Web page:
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LimeWire Update

October 27, 2010

By now, many of you have read reports about illegal file-sharing service LimeWire shutting down due to an injunction ordered by a federal court.  Individuals with questions about their LimeWire service should direct their questions to LimeWire.  As you may know, LimeWire was found liable last summer for copyright infringement for inducing its users to illegally trade staggering amounts of copyrighted music recordings on its network.

The operators of LimeWire continue to tout how “proud” they are of their service.  To be clear, for the better part of the last decade, LimeWire and its operators have violated the law, and in doing so, enriched themselves immensely.  In January, the court will conduct a trial to determine the appropriate level of damages.

It’s also worth noting:  LimeWire was responsible for millions in lost sales to countless up-and-coming artists, those who already grace our earphones, and big and small music labels alike. Services that flout the law do not deserve a place in today’s music marketplace where hundreds of existing, accessible, innovative legal sites offer users their favorite music at affordable prices – sometimes even free.  There are now more than 11 million legal tracks online and more than 400 licensed music services today. A few of these legal sites can be found on our website or on the music community website Music United, not to mention audio or video streaming sites like Pandora, MOG, Vevo and Rdio.   In order for the legitimate marketplace to thrive, there needs to be a level playing field where illegal sites are held accountable and do not suffocate innovative, legal services whose business plans include compensating creators for their music.  That’s why the recent injunction represents a significant step in the bright future of digital music.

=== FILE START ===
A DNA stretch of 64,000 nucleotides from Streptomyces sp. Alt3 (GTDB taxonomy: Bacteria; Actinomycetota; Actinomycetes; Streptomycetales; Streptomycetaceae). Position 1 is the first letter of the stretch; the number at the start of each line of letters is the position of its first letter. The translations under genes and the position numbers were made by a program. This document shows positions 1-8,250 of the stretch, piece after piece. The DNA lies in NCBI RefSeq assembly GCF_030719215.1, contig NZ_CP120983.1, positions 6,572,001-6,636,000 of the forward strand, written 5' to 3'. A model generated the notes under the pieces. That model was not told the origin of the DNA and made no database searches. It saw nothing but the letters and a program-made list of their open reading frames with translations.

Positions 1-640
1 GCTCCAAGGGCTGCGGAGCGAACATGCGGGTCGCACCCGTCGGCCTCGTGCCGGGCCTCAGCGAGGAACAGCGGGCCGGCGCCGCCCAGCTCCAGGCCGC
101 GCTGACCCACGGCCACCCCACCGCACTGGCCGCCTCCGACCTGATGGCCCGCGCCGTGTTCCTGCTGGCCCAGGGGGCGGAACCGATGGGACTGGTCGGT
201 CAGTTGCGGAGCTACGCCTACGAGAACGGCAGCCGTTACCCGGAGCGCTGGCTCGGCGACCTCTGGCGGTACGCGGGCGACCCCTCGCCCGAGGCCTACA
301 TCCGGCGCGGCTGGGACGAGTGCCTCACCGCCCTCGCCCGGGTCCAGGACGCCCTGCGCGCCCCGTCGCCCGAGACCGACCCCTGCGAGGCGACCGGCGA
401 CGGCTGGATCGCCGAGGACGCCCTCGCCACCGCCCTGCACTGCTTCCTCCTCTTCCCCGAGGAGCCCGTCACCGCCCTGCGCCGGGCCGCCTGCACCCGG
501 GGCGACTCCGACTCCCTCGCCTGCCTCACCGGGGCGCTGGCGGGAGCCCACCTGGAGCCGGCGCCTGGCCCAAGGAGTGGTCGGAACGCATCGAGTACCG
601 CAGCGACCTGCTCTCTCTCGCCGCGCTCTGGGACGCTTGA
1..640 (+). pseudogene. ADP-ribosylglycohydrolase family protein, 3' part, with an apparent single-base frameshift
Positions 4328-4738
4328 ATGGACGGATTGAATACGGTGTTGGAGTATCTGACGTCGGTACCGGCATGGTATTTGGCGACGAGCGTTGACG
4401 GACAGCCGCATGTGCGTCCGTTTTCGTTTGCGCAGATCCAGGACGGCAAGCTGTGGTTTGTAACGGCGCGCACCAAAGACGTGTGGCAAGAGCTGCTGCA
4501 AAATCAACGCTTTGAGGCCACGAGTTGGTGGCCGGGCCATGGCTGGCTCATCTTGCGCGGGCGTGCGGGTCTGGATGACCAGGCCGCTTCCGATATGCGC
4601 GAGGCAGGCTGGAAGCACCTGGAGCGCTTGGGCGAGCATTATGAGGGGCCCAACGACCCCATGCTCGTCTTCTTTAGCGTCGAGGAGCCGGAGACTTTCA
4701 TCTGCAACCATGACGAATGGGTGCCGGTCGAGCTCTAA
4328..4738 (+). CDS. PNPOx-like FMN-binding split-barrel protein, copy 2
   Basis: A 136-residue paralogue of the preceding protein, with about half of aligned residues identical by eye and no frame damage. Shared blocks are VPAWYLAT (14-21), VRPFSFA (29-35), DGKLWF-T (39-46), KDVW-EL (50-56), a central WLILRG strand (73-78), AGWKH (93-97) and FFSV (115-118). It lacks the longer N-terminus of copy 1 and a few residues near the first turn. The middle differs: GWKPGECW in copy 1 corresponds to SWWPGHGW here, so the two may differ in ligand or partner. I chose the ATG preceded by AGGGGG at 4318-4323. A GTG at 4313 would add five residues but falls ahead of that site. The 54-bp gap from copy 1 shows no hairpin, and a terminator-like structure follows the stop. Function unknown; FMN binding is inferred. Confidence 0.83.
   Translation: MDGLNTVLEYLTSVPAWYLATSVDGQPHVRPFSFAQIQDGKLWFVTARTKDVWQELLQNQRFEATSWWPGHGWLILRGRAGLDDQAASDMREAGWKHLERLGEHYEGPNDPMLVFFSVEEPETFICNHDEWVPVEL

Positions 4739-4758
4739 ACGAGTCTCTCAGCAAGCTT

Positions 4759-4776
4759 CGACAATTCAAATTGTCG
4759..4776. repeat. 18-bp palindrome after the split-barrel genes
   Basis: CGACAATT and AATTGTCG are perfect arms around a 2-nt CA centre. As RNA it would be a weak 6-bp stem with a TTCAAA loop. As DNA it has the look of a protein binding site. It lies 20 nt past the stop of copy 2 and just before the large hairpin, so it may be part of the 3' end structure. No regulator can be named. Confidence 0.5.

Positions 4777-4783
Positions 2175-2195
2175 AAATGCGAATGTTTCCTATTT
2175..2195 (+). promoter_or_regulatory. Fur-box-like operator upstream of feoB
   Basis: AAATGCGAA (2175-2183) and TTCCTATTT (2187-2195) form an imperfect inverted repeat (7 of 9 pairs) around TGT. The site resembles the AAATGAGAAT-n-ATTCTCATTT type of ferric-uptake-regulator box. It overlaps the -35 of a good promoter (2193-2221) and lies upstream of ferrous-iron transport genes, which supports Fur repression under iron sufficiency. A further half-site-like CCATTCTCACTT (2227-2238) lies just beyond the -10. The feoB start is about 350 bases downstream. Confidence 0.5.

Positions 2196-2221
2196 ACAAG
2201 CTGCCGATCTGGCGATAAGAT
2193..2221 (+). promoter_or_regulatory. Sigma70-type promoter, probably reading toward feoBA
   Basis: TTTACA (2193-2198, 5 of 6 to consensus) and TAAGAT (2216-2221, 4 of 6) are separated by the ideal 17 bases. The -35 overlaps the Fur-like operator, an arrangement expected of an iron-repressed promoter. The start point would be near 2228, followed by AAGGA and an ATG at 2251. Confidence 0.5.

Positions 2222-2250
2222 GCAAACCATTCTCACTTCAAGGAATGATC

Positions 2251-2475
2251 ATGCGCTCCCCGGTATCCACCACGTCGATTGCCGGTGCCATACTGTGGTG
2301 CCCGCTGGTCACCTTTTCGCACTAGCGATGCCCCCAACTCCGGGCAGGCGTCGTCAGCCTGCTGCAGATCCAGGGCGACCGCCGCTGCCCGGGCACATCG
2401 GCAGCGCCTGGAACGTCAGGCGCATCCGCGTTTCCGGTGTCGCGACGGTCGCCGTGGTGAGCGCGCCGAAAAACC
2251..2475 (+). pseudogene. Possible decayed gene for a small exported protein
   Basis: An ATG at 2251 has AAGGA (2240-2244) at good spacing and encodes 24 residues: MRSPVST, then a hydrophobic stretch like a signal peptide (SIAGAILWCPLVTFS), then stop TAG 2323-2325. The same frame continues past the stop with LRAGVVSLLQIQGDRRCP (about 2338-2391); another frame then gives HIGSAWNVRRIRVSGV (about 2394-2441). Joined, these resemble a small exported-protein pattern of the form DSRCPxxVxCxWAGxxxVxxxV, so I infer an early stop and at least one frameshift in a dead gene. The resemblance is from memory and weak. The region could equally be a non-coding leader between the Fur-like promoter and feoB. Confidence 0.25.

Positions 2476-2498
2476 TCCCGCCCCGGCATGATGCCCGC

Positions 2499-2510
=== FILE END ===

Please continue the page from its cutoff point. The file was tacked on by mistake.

For those LimeWire users affected by the shut down, we encourage you to consider the many easy-to-use legitimate options available in the marketplace. Not only do you help contribute to the investment in the next crop of talented artists, you stay on the right side of the law and might also save your computer from virus or spyware.